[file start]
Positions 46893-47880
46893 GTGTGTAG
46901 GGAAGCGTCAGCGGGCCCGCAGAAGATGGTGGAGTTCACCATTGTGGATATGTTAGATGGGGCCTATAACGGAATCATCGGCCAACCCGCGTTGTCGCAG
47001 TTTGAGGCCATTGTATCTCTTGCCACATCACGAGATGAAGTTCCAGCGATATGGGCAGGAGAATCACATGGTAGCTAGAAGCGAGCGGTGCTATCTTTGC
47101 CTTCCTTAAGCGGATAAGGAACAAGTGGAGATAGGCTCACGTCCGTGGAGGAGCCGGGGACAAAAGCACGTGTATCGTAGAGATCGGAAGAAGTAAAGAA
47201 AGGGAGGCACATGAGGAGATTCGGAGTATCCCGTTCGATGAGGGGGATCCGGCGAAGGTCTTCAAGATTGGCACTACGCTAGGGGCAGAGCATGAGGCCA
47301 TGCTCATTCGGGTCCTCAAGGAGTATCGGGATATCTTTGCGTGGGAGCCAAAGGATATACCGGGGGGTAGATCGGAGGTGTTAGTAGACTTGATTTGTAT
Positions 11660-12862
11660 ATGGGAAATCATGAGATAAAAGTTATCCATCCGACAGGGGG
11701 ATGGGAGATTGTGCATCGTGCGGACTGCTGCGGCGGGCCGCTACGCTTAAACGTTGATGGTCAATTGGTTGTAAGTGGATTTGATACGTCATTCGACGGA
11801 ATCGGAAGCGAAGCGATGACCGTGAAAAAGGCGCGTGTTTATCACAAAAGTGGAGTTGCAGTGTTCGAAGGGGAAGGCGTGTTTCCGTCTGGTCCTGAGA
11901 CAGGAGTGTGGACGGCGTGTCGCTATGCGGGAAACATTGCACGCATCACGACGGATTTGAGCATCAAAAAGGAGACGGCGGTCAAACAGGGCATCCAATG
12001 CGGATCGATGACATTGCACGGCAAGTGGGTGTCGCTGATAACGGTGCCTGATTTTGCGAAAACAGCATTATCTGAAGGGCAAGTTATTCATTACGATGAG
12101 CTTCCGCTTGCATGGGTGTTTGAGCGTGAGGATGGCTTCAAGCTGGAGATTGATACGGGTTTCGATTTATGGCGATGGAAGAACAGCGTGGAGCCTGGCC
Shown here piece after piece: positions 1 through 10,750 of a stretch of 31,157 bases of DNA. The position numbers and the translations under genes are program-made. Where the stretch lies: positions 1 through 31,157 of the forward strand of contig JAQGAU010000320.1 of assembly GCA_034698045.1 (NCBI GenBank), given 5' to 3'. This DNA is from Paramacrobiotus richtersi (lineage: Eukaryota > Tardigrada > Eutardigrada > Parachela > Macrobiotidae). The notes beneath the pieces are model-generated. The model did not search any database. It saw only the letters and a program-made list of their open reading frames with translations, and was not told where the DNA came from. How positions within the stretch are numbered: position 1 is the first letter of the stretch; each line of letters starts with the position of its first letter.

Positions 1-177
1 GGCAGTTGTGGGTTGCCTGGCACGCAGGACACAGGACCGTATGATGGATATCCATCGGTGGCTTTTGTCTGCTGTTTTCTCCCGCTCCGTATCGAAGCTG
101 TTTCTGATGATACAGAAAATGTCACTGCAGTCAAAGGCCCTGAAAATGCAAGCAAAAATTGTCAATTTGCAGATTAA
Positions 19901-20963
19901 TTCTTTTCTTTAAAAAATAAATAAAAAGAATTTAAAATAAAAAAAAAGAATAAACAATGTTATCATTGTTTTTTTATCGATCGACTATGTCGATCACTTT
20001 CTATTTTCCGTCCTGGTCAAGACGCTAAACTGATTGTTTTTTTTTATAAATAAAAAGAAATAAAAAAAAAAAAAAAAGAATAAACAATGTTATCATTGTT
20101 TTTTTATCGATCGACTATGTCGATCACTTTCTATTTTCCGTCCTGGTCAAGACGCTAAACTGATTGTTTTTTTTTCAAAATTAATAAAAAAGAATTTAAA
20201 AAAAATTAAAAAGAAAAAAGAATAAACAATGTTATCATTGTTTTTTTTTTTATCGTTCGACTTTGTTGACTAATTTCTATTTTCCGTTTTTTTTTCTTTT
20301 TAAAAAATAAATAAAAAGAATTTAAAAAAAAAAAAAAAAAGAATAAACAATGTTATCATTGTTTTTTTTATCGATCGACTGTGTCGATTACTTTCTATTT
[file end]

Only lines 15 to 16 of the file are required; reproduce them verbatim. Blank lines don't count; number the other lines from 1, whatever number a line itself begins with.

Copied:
Shown here piece after piece: positions 1 through 10,750 of a stretch of 31,157 bases of DNA. The position numbers and the translations under genes are program-made. Where the stretch lies: positions 1 through 31,157 of the forward strand of contig JAQGAU010000320.1 of assembly GCA_034698045.1 (NCBI GenBank), given 5' to 3'. This DNA is from Paramacrobiotus richtersi (lineage: Eukaryota > Tardigrada > Eutardigrada > Parachela > Macrobiotidae). The notes beneath the pieces are model-generated. The model did not search any database. It saw only the letters and a program-made list of their open reading frames with translations, and was not told where the DNA came from. How positions within the stretch are numbered: position 1 is the first letter of the stretch; each line of letters starts with the position of its first letter.

Positions 1-177